BRICS stands firm amid COVID-19 and Russia-Ukraine war
Stephen Ndegwa


Editor's note: Stephen Ndegwa is a Nairobi-based communication expert, a lecturer-scholar at the United States International University-Africa, and an author and international affairs columnist. The article reflects the author's opinions and not necessarily the views of CGTN.

In the wake of Western sanctions against Moscow in response to Russian Vladimir Putin's special military operations in Ukraine, major developing economies are seeking to make their economic models more resilient. Moreover, the negative social and economic effects of the COVID-19 pandemic are still being felt around the world, with developing countries bearing the blunt of the increasing stagflation.

This is the backdrop against which the BRICS (Brazil, Russia, India, China and South Africa) Business Council holds its Business Forum on June 8. The conversation to seek a way out of the woods should not be business as usual for BRICS and the larger community of developing countries. There should be a paradigm shift in the way they trade among themselves and with the developed world.

The BRICS Business Forum usually meets on the eve of the summits with the aim to expand and diversify trade and mutual investments through new business opportunities within its membership. The 2021 forum discussed expanding relations in key areas of cooperation, and worked out joint recommendations for strengthening trade and economic cooperation in order to enhance recovery from the negative impact of COVID-19.

BRICS should include additional members, whose economies have come of age, such as Mexico, Saudi Arabia, Nigeria, Egypt and five of the top Southeast Asian states.

Although developing economies were hard hit by the COVID-19-induced recession, there was a significant respite on the health front, which means that the populace could engage in optimum productivity when the opportunity arises. The resilience can be put to good use in seeking more innovative ways for economic growth and development.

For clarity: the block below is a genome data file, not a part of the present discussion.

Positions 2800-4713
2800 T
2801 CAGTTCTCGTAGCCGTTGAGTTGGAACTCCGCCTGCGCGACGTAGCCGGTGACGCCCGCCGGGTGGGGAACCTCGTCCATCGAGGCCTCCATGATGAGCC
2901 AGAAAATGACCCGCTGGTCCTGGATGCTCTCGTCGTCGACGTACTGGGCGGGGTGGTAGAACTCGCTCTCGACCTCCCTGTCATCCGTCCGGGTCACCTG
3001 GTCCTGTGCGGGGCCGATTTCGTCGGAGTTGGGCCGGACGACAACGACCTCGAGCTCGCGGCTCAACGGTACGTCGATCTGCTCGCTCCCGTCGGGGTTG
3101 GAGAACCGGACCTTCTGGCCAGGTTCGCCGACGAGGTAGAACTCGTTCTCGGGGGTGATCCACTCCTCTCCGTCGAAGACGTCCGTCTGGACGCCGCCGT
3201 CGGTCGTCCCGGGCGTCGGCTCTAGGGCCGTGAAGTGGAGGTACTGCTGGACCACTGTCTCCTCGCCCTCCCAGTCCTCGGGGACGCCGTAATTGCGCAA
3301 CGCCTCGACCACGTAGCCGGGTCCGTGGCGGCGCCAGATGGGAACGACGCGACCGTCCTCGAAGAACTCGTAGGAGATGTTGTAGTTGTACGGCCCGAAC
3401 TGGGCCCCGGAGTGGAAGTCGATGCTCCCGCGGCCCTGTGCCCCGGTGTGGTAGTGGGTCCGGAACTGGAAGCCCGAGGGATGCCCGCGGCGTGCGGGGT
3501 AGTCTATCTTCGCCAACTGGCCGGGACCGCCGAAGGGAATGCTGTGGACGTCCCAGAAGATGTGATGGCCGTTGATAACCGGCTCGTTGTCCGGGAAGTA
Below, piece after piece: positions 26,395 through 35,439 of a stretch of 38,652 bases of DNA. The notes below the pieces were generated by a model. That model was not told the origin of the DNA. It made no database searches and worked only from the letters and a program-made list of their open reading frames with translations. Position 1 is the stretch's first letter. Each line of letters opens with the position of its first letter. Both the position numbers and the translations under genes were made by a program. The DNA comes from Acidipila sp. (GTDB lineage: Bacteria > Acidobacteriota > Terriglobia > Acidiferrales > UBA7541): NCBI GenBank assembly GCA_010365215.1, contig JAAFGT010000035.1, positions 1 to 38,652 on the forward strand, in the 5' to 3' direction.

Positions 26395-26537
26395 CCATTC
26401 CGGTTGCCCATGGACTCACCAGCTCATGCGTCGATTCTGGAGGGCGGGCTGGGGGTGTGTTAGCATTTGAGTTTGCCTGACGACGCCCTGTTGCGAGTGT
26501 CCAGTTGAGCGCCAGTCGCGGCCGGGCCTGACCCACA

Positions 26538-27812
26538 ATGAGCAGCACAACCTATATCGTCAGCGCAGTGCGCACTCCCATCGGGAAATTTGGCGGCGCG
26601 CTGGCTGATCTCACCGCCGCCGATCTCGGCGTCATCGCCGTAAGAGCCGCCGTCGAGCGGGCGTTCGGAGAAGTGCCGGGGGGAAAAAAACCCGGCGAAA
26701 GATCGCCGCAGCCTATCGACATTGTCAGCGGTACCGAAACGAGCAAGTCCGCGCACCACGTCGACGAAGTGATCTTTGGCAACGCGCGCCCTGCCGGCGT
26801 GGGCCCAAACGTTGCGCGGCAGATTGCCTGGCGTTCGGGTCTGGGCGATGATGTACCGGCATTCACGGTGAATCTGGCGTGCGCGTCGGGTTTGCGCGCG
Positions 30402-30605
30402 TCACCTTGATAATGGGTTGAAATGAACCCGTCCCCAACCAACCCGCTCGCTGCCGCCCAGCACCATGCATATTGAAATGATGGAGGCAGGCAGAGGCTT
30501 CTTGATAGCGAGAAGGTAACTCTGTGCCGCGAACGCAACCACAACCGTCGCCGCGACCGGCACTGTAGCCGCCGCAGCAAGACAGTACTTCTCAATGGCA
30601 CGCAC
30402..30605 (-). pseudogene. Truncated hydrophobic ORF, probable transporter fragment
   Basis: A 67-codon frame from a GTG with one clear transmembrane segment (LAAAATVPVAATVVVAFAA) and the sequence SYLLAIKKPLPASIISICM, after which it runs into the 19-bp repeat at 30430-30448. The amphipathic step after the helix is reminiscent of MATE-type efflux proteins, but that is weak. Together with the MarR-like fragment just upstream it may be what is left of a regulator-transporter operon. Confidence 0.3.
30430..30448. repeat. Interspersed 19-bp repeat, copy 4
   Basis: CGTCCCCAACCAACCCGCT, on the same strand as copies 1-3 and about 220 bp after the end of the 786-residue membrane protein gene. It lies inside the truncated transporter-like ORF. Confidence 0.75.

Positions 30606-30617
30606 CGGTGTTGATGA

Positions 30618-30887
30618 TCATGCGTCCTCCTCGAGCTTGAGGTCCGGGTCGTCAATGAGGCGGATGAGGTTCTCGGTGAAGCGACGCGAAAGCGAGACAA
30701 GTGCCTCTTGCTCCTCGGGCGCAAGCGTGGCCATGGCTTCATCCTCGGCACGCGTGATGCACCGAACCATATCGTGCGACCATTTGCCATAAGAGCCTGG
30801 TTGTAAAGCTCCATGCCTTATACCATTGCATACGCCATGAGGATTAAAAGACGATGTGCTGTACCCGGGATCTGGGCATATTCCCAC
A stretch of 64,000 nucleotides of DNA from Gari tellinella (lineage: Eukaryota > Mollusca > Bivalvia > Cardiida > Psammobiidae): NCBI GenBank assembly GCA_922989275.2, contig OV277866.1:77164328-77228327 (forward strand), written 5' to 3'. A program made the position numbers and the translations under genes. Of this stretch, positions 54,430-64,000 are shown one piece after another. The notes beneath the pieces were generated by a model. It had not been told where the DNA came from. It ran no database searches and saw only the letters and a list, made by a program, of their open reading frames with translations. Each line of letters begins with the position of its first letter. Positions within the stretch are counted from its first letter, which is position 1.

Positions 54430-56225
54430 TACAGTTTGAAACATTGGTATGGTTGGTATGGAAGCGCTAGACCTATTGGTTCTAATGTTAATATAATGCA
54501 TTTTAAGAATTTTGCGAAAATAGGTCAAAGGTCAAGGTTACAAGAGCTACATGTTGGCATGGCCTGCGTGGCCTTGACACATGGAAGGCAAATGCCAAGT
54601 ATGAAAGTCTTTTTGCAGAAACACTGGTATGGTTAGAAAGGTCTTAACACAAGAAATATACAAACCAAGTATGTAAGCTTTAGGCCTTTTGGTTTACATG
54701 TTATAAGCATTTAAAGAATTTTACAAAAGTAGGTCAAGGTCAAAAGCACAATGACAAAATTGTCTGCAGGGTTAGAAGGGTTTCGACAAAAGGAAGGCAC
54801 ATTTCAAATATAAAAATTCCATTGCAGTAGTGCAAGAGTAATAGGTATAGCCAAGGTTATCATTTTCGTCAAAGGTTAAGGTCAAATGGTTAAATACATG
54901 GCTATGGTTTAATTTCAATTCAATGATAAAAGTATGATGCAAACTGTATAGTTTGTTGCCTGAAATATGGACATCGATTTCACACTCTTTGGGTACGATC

The BRICS group should establish an international bank for bailing out developing countries. The bank can offer an alternative source of funds to the Bretton Woods institutions, whose policies have been blamed for many economic woes confronting developing countries. Such an international bank would be more empathetic in its dealings and can offer practical means out of the cycle of poverty.   

The West's fixation on economic sanctions against Moscow has also brought out a greater need for developing countries to support their fellow member states. NATO has coalesced around Ukraine and given both economic and military assistance to Russia's adversary. Therefore, the West has no moral authority to interfere with Russia's developing-country allies that wish to support it in similar ways.

India has already given a good account of such support by refusing to embargo oil from Russia. The country defied Western sanctions and increased its usual oil quota imports from its trading partner. India is in talks to increase Russian oil imports from PJSC Rosneft Oil Company. Delhi plans to approve a proposal by Russia to allow its investors to buy the debt securities of Indian companies.

An oil pumpjack near the village of Yamashi in Almetyevsk District, Republic of Tatarstan, Russia, May 10, 2021. /VCG

An oil pumpjack near the village of Yamashi in Almetyevsk District, Republic of Tatarstan, Russia, May 10, 2021. /VCG

Meanwhile, Brazil and Russia remain good friends both at the bilateral and BRICS levels. During his visit to Moscow in February, Brazilian President Jair Bolsonaro and his Russian counterpart Vladimir Putin agreed to develop their cooperation, particularly under the BRICS framework. The two countries have undertaken successful projects in hydro and nuclear energy, the chemical and pharmaceutical industries, and space exploration. This has emerged as a true success story in South-South cooperation.

South Africa, the last addition yet to the BRICS group, has also supported its long-time ally. The country was at one time proposed as a negotiator in the Russia-Ukraine crisis. Russia, and the Soviet Union by extension, supported South Africa's struggle against apartheid. The latter also abstained from the United Nations (UN) resolution condemning Russia's military operation.

Ultimately, what goes around comes around. Sanctions against Russia have also negatively impacted the Western economies. The global shortages of oil and grain have hit them hard, while the UN has warned about a massive grain shortage in the coming months and yearsahead. This is clear testimony to the economic power within developing countries, which they can have leverage in ensuring that they get the best deals in international trade negotiations and policy-making forums.

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